Steve Oedekerk dropped by my place while I was writing this review, and glanced it over, giving it a satisfactory “hm.” I think he wants me to ask you to give him some more moolah. Yes, yes, that’s the stuff.

PoolMan’s rating: If this is how I have to earn my black belt, I’m suddenly not so sure about the whole thing…

PoolMan’s review: There have now been a lot more PoolMan-Infested-Days here at the Mutant Reviewers than there have been PoolMan-Free-Days. The lifespan of our precious little site is currently at about six years or so, and I’ve been on board for roughly five. Being a part of this little family, I’ve seen things you’d never believe. Like the time DnaError accidently phase-shifted his dog halfway through the office’s front door. Or when Andie brought her date home after they won the Stanley Cup. It’s tough to surprise me nowadays. But I’ll tell you, if anything, anything at all has broken through my weirdness screen in the last long while, it’s Kung Pow: Enter the Fist.

My brother, he of the Laughter Like a Hurricane, gave me a promotional copy of this sensationally strange movie a while back (complete with scrolling warnings across the bottom telling me it’s illegal to own it! Yes!). It’s sat in the bottom of my video drawer, gathering dust for months. I’ve been honestly afraid to watch it. The cover features the hero (Chosen One), brandishing a pair of gophers like nunchucks. I can’t tell you how this upsets my sense of the natural order of things (you should always make improvisational nunchucks out of storks). I just remember how very, very bad the reviews were at the time, and had decided to write it off in my brain. But NO, my little bro insisted and pleaded that I should at least give it a spin. At least once. So, with an empty apartment, extra pie in the fridge, and nothing to lose but brain cells, I gave it a shot.

While the Mutant Reviewers do not advocate the use of alcohol or recreational drugs, you better be drunk or stoned to really get full mileage out of this one. That’s not to say it’s bad; on the contrary, I laughed my butt off. But there are things that happen outside of the normal spectrum of sanity that will just leave you speechless. I mean, the whole “remade 1976 kung fu movie” is odd, sure, but that’s got nothing on the fact that pyramid-shaped, French-speaking UFO’s will occupy the screen several times throughout the movie. Or when the woman tosses the baby down the hill (don’t worry, it’s fine). Or Ling’s constant shirt-shedding. Or the SINGING TONGUE IN THE HERO’S MOUTH. NAMED TONGUEY.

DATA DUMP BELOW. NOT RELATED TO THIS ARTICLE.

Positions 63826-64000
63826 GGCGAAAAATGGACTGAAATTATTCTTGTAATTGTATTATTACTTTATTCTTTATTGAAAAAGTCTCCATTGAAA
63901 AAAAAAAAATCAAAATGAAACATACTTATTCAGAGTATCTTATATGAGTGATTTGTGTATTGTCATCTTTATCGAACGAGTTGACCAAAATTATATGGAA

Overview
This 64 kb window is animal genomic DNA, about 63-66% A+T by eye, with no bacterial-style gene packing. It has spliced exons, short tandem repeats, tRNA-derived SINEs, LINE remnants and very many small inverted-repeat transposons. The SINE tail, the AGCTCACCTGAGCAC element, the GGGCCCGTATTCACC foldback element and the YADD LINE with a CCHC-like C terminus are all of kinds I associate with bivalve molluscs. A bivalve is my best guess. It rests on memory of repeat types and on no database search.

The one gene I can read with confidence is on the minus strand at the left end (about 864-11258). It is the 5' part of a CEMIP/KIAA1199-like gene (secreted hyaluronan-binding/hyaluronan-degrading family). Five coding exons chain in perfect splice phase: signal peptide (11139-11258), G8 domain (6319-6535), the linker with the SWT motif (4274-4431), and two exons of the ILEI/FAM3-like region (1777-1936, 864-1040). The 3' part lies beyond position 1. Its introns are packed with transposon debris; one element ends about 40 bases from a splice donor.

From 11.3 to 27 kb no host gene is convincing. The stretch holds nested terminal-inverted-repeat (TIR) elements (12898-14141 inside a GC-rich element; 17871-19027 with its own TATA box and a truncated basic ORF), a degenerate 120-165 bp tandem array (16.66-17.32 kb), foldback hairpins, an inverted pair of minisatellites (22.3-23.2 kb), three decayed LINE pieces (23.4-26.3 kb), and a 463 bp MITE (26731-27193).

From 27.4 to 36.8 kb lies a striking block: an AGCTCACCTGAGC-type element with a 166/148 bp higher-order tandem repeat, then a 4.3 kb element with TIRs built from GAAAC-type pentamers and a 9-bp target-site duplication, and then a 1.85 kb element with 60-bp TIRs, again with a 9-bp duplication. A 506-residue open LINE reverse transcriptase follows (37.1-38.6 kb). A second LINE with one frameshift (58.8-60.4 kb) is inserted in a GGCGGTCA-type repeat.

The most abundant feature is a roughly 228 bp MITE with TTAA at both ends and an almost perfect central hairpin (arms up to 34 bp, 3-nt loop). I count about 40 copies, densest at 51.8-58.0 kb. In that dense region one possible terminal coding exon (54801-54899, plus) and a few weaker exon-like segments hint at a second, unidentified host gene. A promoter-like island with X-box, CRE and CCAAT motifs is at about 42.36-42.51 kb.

Yet for all this flat out strangeness, there’s actually a subtle hand running through the flick. The effects that blend the modern actors into the old movie are actually pretty good, especially when you get to see some of the before and after shots during the closing credits. And there are so many little touches with the characters and voices (I especially loved the Ventriloquists Song) you’ll be keeping your eyes and ears wide open trying to keep track of them all.

Highly quotable (“That’s a lotta nuts!” just had me howling), weird in the proudest tradition of Airplane! and Naked Gun, and featuring one of the best bad guys in recent memory (Bet-TY, Bet-TY!), Kung Pow has entered the cult world as one strange mamma jamma that you just have to see to believe. Is it bad? Oh, you better believe it. But it’s that good kind of bad. My favourite kind. Yep.

Didja notice?

  • Cow fight — deadly milk!
  • Probably the world’s first on-screen tongue fight
  • The dubbing pause between the dog barking and the sound coming through
  • The many boom box songs for fights
  • The voices under the opening credits (“He’s in this movie… her too… shh! The movie’s starting!”)
  • With exception of the character Whoa, Steve Oedekerk did all of the other character’s dubbed voices.
  • When the camera is positioned above the waterfall, you can see the titanic in the water below.
  • Betty’s magical clothing continuity trick!
  • Ling sure has a devil of a time keepering her shirt on, doesn’t she?
  • The Ventriloquists may be my favourite background characters ever.
  • Whoa. Whuh? Whoa!
  • Taco Bell product placement continues its storied history. (think Demolition Man)